While I believed in God’s restoration project, I still had hidden in me residue from Western fallacies, that Heaven and the afterlife would be spiritual, a disembodied sort of life. While I rejected the notion of a continued state of uneventful glee forever, opting for active engagement in Kingdom work on the other side of eternity, it never occurred to me that I would, once again, have a body. An actual material body. I had been lulled into believing that bodies were for earth and spirit was suited to the high altitudes of Heaven. I guess I envisioned (in an unconscious way) doing the new works for the new world as a spiritual being. It did not enter my imagination that I’d be engaged in an embodied spiritual life when the New Jerusalem married the New Earth. While I have come to believe that I will be part of God’s resurrection, I had a latent belief that even I would be radically changed. But again, it never occurred to me that a body would be involved!
So why does this matter? What difference does it make if I am embodied in an incorruptible physicality or not? How does this realization alter my self-understanding? So I’ll have a body again – so what?
I don’t quite know why this thought has captivated me. Maybe, in part, I am a bit in shock about how far adrift I’ve been from the bedrock understanding of early believers. They utterly believed in future bodily resurrection after Heaven, once the new creation was at last manifest.
They thought that upon death they would go to Paradise (or call it Heaven, if you wish) to be with Christ in a sort of temporary lodging (the many mansions Jesus spoke of). But they firmly believed when the New Heaven and Earth appeared, they would have new bodies. I was never taught this two-step understanding of the afterlife, yet it is the clear witness of the biblical text and the early church. How is it that I, a life-long Christian and seminary graduate, never really knew this? I don’t know if I ought to be angered, astonished or ashamed. So somehow these thoughts about being embodied again feel new to me.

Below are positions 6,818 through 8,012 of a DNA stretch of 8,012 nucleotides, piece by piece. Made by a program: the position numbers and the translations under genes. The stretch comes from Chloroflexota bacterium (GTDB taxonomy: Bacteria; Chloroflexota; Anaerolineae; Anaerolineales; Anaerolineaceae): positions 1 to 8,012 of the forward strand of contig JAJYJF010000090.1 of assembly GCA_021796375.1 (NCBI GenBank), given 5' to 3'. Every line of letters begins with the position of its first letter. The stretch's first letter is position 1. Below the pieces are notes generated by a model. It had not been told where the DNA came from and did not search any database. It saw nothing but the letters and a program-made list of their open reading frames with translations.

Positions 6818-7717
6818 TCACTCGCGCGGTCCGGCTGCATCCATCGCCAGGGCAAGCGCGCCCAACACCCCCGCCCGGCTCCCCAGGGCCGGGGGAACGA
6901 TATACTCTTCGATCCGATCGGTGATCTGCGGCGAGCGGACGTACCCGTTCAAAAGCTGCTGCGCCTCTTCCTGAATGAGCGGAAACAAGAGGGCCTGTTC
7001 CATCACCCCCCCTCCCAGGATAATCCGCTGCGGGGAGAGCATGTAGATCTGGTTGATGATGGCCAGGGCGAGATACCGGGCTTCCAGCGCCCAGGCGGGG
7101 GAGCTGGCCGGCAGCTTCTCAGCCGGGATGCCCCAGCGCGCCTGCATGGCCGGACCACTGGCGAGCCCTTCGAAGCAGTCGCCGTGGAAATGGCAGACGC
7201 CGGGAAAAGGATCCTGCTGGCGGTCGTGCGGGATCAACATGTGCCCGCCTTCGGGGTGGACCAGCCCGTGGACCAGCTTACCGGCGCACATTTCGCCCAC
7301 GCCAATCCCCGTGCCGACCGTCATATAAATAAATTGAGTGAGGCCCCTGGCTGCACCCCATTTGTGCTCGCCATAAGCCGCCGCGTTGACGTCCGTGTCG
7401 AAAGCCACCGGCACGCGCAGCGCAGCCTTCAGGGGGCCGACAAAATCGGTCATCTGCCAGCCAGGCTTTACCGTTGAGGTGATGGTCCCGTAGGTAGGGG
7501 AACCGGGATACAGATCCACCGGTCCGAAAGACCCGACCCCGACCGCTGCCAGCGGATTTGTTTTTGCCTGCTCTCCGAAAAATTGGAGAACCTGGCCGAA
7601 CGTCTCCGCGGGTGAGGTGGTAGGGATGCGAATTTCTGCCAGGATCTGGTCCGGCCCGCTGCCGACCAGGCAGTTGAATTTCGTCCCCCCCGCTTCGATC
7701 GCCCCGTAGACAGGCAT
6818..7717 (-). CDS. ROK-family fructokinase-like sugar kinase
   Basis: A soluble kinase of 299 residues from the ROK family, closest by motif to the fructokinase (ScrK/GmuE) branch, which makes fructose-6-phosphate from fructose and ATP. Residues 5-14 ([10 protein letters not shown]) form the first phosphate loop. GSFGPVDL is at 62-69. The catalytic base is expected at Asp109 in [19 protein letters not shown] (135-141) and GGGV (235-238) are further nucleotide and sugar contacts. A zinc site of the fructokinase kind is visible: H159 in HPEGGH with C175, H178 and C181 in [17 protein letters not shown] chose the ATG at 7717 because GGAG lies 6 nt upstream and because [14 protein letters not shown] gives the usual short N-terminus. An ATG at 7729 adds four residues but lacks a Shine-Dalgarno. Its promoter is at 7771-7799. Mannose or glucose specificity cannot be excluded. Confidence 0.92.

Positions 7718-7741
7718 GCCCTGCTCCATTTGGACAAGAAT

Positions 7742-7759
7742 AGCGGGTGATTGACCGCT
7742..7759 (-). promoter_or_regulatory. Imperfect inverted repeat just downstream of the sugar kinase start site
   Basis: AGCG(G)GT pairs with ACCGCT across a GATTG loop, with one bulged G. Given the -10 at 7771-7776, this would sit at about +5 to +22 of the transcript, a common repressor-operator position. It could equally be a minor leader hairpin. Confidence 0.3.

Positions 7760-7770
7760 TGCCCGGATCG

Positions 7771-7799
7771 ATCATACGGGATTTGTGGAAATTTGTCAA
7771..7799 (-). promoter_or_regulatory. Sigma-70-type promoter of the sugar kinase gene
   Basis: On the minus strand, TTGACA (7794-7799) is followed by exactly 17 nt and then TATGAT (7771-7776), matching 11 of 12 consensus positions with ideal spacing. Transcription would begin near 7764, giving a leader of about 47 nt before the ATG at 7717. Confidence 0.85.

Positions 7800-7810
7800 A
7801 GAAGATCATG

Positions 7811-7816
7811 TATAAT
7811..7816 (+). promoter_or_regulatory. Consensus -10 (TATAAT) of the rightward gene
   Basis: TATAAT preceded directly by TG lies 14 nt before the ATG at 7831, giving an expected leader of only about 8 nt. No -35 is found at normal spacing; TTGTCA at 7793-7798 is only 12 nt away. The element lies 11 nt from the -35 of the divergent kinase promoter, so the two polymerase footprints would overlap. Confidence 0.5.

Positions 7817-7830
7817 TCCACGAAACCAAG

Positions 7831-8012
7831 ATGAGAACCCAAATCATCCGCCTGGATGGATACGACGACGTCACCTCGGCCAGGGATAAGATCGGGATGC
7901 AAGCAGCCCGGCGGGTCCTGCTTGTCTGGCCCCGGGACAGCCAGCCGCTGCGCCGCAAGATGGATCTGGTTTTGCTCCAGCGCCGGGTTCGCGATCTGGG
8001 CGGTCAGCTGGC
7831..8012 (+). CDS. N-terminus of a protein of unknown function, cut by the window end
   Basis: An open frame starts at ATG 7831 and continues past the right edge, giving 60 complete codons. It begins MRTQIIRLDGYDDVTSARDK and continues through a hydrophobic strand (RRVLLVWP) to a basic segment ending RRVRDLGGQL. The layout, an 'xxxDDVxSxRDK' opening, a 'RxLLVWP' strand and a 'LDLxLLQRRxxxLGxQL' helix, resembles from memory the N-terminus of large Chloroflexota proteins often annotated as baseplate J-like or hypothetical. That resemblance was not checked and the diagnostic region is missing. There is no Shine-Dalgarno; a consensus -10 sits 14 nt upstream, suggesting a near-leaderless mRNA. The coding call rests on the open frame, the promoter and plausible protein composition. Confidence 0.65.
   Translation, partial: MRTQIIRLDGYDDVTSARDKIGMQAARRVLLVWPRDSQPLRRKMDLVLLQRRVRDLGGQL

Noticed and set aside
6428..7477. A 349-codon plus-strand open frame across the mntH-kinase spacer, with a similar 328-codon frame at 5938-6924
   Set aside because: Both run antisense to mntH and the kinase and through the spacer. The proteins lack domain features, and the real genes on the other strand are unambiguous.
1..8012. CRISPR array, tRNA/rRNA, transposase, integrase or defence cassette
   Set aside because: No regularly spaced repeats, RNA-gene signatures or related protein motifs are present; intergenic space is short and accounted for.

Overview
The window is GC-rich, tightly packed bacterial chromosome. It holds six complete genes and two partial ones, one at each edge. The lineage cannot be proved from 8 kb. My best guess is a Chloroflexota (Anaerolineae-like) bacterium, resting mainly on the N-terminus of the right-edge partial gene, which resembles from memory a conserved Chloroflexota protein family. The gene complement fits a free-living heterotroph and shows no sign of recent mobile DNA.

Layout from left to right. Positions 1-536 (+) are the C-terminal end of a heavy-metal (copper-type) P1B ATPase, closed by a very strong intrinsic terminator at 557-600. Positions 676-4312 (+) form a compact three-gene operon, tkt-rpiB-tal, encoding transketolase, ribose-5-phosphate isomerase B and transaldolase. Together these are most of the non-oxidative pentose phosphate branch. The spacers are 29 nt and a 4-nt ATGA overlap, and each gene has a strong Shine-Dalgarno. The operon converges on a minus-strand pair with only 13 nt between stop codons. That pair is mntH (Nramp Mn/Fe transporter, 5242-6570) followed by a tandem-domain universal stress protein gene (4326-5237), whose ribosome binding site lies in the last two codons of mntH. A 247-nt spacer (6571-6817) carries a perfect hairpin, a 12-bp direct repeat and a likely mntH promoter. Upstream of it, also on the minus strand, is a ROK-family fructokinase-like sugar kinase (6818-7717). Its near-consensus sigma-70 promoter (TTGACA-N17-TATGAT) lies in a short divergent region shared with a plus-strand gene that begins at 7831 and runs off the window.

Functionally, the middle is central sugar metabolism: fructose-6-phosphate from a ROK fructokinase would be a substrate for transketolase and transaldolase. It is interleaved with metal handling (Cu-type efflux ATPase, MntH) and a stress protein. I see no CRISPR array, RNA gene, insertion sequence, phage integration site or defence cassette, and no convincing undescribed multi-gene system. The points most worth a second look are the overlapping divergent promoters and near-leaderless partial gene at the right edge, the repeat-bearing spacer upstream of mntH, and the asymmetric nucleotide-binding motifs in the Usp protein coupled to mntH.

But I think I am also captivated by the utter completeness of God’s restoration of all creation, down to a person. Down to every person, really! We will be embodied as Jesus is embodied, we will walk in His resurrection footsteps. We will be like Him in ways I’ve not ever imagined. He took on our body in the loving move of Incarnation, but then we are invited to take on His body in the Resurrection. Amazing, indeed. But this also means that restoration will be complete. We will again, as in the Garden, have incorruptible bodies as He originally intended. Incorruptible bodies died in the Eden, but we will finally inhabit the Garden as He designed; and so God’s dream for His world comes true. Nothing will be lost, so comprehensive is His restoration and new creation.
And one day I will be personally, physically and incorruptibly in the presence of Jesus. We will dwell in a new world together. When I meet my Maker, I will actually be able to shake His hand, to embrace Him and say Amahoro!
P.S. I don’t really know why this matters, but I step into the mythos and say that, somehow, it does!